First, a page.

studio really helped me. I was learning as I was working.” It wasn’t long before the allure of mixing live sound took


hold, with Davis soon realising that this was the career she

Touring 2,000-4,000 capacity venues as well as festivals

wanted to pursue. For her, there was no looking back and

in Europe, Monáe’s live production consists of a nine-piece

her big break came when Janelle Monáe launched her

band with playback. Davis has her equipment preferences –

Wondaland label, hiring Davis as her FOH engineer.

running a total of 48 inputs, the engineer chooses between

As luck would have it, Davis knew the singer’s musical

a Yamaha PM5D or CL5 console, utilising the internal

director and tour/production manager from high school,

processing and effects. For Monáe’s vocals, she specifies a

and didn’t waste time putting her resumé under his nose.

Sennheiser SKM 5200 with an MD5235 dynamic capsule.

03.2017 | facebook | twitter


The Finest…

All Studios have: Natural daylight, production office, own lounge, kitchen, wi-fi, outside space, secure parking, ‘Eat To The Beat’ catering on request





“Janelle’s voice tends to make 1k

that I am a female FOH mixer doesn’t

ring out so I just automatically dip that

mean I have to take on their issues. I

out on the graphic. She has a good

am there to make sure the audience

mic technique and a wide range of

enjoys a great show. As my mum says,

dynamics in her voice, so I use a

‘keep the main thing the main thing’.”

compressor to just catch the peaks. The two background singers are on


Shure SM57s and stand immediately

Davis has noticed an increasing

in front of the drum kit, with no screen

number of young women choose live

between them, so we are trying to reduce as much of that unwanted spill as possible.” Davis loves the travel aspect of touring, learning and experiencing new cultures, but admits it can be tiring. “It can be very taxing on the body and, in some countries, the food is not always

“TOURING can be very taxing on the body...but I am not complaining because I am very lucky to be doing something I love to do.”

sound as a career and is often asked for advice on how to enter the industry. “It is a lot of hard work and not a glamorous life at all,” she says.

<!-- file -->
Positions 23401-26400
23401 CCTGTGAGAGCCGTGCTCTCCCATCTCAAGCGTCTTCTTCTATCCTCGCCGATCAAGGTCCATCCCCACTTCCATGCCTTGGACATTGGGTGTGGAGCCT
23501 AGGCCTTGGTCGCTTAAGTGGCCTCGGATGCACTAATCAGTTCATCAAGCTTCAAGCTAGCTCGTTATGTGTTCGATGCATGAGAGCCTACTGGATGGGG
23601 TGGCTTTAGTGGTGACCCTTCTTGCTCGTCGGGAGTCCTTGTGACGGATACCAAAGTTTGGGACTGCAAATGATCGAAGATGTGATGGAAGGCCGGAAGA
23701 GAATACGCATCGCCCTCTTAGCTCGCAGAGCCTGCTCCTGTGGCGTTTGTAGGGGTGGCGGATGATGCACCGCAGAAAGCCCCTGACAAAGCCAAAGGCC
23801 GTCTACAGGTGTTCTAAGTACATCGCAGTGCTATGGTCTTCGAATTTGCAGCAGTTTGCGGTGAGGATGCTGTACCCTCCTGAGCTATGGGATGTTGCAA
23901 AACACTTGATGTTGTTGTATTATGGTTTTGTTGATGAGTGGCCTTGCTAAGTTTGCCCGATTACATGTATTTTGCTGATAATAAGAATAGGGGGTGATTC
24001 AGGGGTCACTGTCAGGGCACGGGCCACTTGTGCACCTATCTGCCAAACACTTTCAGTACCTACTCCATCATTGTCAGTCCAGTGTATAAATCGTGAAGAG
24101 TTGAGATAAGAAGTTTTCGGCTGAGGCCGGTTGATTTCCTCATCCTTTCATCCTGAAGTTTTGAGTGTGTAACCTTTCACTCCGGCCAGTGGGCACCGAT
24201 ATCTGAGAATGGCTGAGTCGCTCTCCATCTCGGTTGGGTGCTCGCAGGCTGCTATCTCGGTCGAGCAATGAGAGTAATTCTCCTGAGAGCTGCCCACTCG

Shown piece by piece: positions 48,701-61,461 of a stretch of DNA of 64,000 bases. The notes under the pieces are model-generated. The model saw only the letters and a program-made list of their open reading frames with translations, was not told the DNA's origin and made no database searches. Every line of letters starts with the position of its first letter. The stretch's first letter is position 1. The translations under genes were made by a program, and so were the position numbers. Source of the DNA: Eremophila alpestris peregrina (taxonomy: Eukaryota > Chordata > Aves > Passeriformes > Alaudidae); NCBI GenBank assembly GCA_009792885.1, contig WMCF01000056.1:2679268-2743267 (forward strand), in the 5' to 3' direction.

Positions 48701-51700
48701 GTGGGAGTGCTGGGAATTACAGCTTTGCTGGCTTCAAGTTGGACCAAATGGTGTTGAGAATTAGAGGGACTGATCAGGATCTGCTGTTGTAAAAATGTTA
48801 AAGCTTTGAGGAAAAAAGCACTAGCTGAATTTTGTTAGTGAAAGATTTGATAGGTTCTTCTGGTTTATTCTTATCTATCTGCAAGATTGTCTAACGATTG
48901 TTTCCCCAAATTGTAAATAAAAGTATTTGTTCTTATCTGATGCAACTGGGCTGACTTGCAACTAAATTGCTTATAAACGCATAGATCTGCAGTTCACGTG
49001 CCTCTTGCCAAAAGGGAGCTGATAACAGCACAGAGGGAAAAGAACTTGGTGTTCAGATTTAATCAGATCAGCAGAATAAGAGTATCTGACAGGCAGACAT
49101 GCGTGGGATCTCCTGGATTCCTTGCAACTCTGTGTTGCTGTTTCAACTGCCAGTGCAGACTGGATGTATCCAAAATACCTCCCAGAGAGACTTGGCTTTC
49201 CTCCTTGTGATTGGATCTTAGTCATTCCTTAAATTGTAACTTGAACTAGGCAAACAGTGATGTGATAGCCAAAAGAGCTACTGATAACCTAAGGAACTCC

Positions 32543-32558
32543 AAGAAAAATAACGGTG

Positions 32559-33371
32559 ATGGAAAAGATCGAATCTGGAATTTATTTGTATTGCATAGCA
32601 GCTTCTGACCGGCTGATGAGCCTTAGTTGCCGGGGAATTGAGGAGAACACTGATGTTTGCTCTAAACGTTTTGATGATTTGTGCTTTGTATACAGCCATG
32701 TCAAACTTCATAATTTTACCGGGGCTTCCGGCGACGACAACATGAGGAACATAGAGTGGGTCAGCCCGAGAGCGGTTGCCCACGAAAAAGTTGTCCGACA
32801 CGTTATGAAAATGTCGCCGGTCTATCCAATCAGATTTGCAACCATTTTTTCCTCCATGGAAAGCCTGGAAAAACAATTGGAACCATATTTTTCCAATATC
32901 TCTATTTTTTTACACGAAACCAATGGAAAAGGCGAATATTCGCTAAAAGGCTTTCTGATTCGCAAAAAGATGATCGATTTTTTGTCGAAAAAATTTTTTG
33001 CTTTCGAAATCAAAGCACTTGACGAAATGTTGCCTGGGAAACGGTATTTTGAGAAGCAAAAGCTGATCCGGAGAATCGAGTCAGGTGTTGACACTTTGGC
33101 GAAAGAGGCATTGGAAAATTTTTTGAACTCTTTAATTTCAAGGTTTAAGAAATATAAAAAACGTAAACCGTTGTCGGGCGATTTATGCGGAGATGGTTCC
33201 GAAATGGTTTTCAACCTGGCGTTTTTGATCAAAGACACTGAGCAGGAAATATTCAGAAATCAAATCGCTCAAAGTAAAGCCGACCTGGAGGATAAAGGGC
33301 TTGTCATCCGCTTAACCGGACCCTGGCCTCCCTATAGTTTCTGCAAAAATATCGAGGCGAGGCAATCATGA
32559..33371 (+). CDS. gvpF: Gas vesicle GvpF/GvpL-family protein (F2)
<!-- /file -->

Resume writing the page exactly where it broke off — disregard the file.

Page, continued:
“On the job experience is the best

way to learn and don’t forget to be nice. I’ve been given a lot of jobs simply because I was pleasant to be

the best, but I am not complaining

around. It goes a long way. You’ve got

because I am very lucky to be doing

to know your stuff, but the right kind of

something I love to do.

disposition and attitude count for so much.

“Attitude is everything – if you walk into a venue with a

“If you don’t know how to deal with people and all the

chip on your shoulder then, of course, you’re not going to

different personalities you will encounter in this business, it’s

have a good day because that’s the type of energy you’re

not going to a lot of fun, and that’s is really the whole point

giving off. Just because someone has an issue with the fact

of the job.”

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Thinking. Inside the box.

Richard Bennett reports from London’s O2 Arena on a feast for all the senses.







ometimes you can’t help but feel sorry for the

screaming girls,” he admitted. “There are a couple of

humble FOH engineer. Not only do they have to

acoustic numbers in the show where I will drop it down to

push all those knobs and faders for hours during a

about 90db, and that forces the crowd to shut up. When

show, they also have to adhere to those pesky local health

Justin starts the acoustic set, you just can’t hear him but if you

and safety regulations imposed on sound pressure levels. It’s

just leave it there and don’t chase him with the volume, then

a relatively simple task, that is until your artist is Justin Bieber,

everyone begins to calm down so they can listen.”

whose legion of mostly female fans come equipped with a great set of lungs.


As Bieber’s Purpose world tour arrived for two sold-out

Throughout the show, elements come and go that not only

shows at London’s O2 Arena, these enthusiastic ‘Beliebers’

change the mood but also add some spectacular aspects

were pushing levels up to around 112db for a solid two

to an already gag-laden performance. From the sleight of


hand opening sequence that precedes the grand reveal of

Veteran FOH engineer Ken ‘Pooch’ Van Druten was

Bieber in a hydraulically-raised glass cube, right through to

ready with a few old tricks up his sleeve. “Throughout the

the dramatic routine under simulated rainfall, the show is

show, I am sitting in the 98 to 102db bracket, although I

a testament to the cutting edge elements of the respective

do consistently go a bit higher to get ahead of the 15,000


03.2017 | facebook | twitter